(Another way of approaching this is to think about the ways that strategy/tactics can be mapped onto the ethical/moral distinction which Tom Gann started to make here, morality dialectically related to ethics in the same sense that tactics are related to strategy.)

Stalin contended (with a slightly different understanding of the meaning of both terms) that ‘Tactics are a part of strategy, subordinated to and serving it.’ Lukács, too, tends to place strategy in command, although he uses the word ‘ethics’—and we might wonder whether our clever gentlemen are any more comfortable with ‘ethical judgements’ than ‘moral’ ones. He argues that for the revolutionary classes,

their tactics are not determined by short-term immediately attainable advantages; indeed, they must sometimes reject such advantages as endangering what is truly important, the ultimate objective. But since the ultimate objective has been categorised, not as Utopia, but as reality which has to be achieved, positing it above and beyond the immediate advantage does not mean abstracting from reality or attempting to impose certain ideals on reality, but rather it entails the knowledge and transformation into action of those forces already at work within social reality—those forces, that is, which are directed towards the realisation of the ultimate objective. Without this knowledge the tactics of every revolutionary class or party will vacillate aimlessly between a Realpolitik devoid of ideals and an ideology without real content.

Lukács sees political action shorn of strategy as dissolving into reformism – by failing to change the rules, tacticians are unable to break out of social reality. De Certeau, however, suggests that tactics point towards the gaps and limits of these rules, that tacticians are agile and ambitious to exploit the opportunities which those present. And this, too, is understood by Lukács—the point of strategy is not to posit some ideal, but to identify the ‘forces already at work within social reality’ which point beyond it. Tactics are one of these forces, the point where the strategy is implemented, reinterpreted and undone. A revolutionary strategy remains alive through a constant connection to the tactics of those whom it hopes to deploy and represent. By beginning with an overemphasis on strategy, and an inattention to tactics and ‘moral judgements’, the much-vaunted strategy of the sensible strategists is revealed to be nothing but the bad tactics criticised by Lukács: mere gestures of solidarity with the existing order.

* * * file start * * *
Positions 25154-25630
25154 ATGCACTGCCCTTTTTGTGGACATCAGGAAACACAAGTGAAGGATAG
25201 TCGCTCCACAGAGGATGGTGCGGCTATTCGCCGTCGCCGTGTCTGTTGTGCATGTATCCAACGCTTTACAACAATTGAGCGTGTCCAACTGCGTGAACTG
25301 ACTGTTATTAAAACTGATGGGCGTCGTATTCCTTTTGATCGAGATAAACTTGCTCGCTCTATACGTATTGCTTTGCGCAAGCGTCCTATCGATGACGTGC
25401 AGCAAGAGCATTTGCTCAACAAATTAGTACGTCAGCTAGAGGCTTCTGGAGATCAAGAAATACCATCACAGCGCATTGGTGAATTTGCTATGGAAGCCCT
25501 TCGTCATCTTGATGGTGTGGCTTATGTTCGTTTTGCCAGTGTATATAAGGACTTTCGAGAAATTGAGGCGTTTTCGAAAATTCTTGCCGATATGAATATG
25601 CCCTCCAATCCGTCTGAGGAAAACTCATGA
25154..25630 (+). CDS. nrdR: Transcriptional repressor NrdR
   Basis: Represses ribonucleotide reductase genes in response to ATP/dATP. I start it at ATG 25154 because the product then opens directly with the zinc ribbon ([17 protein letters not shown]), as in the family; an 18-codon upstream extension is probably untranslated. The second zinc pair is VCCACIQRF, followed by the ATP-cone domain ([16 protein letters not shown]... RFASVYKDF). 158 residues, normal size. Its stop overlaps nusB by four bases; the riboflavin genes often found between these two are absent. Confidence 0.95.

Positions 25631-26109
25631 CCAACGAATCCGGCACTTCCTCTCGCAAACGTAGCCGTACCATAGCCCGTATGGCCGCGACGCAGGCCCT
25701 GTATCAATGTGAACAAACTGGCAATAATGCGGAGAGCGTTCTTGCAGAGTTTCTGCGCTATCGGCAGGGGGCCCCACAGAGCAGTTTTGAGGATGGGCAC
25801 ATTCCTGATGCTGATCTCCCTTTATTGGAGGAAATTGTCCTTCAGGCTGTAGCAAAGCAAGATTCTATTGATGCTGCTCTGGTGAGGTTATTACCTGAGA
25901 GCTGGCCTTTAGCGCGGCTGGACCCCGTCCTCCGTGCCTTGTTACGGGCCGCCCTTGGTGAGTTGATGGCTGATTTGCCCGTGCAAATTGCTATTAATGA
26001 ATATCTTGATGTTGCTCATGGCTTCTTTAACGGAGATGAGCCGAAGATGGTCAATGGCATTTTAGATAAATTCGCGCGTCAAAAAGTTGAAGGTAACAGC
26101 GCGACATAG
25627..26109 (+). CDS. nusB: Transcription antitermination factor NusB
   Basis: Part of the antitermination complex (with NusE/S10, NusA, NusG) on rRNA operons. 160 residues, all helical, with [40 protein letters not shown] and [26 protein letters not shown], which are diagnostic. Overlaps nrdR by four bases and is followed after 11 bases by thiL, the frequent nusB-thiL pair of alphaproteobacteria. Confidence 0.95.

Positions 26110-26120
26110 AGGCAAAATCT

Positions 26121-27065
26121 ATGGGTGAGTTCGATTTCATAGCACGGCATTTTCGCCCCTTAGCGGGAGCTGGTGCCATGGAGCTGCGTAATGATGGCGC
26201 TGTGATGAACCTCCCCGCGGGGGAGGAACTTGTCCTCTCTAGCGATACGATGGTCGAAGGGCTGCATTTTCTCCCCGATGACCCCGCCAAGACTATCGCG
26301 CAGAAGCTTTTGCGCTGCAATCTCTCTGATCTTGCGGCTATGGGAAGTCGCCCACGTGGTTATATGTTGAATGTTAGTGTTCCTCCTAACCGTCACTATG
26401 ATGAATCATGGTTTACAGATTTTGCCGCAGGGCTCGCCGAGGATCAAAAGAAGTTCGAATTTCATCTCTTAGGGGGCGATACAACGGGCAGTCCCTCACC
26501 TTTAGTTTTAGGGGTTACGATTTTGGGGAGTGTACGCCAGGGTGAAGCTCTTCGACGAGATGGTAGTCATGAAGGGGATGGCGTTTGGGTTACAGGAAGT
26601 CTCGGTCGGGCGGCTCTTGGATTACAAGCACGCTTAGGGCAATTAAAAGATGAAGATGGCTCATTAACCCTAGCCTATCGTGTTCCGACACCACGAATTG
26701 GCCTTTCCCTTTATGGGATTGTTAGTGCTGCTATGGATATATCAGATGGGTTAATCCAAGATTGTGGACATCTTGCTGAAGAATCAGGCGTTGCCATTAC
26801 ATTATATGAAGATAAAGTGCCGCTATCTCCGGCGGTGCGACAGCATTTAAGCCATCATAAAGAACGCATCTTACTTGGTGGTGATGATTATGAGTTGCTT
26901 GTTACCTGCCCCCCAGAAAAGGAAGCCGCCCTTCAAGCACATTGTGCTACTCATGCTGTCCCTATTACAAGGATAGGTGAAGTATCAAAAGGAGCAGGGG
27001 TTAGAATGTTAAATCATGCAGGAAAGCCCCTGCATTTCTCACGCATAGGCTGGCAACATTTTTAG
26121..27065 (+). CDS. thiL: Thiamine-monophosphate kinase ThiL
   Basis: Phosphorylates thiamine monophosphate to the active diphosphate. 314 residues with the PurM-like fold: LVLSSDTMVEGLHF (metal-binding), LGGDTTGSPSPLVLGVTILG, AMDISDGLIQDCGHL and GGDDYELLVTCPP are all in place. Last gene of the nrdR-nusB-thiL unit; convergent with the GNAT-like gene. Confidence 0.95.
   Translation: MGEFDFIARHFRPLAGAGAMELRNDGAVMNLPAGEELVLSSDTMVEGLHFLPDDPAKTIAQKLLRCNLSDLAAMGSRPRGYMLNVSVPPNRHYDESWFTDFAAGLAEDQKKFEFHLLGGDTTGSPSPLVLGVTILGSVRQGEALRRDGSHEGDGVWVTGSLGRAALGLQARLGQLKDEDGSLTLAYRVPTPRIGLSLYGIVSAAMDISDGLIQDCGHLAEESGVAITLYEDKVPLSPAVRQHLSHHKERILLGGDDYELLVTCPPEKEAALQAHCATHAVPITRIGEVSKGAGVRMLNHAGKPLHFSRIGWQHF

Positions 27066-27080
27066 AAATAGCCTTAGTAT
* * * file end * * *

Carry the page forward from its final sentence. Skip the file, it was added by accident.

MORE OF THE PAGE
I think there are two immediate points which arise from this:

Firstly, the strategists have a tendency to forget that their strategies are populated by people. To slam critics for making “moral judgements” is not really good enough, and sets them up as “opinionated and domineering”—the tacticians are denounced and demeaned, when they may be the very people who have expended the most energy on the ground. Of course, the division between these groups is not hard and fast—you could (and should!) be one moment a strategist, one moment a tactician—but those promoting themselves as the guardians of strategy should be cautious that they do not become divorced from tactics, whether that’s in the practices which they do themselves or in their relationship to those who do them on their behalf. And, if people making “moral judgements” are to be engaged with, it needs to be on their own terms—not with hopeless appeals to strategy, but by interrogating what’s insightful and useful in their tactics and using them to correct the strategy, in something approximating the mass line. What does it tell us that many people are exasperated and giving up on the Labour Party? In what ways does this carry an insight which points beyond the existing social reality? How can our strategy respond to that?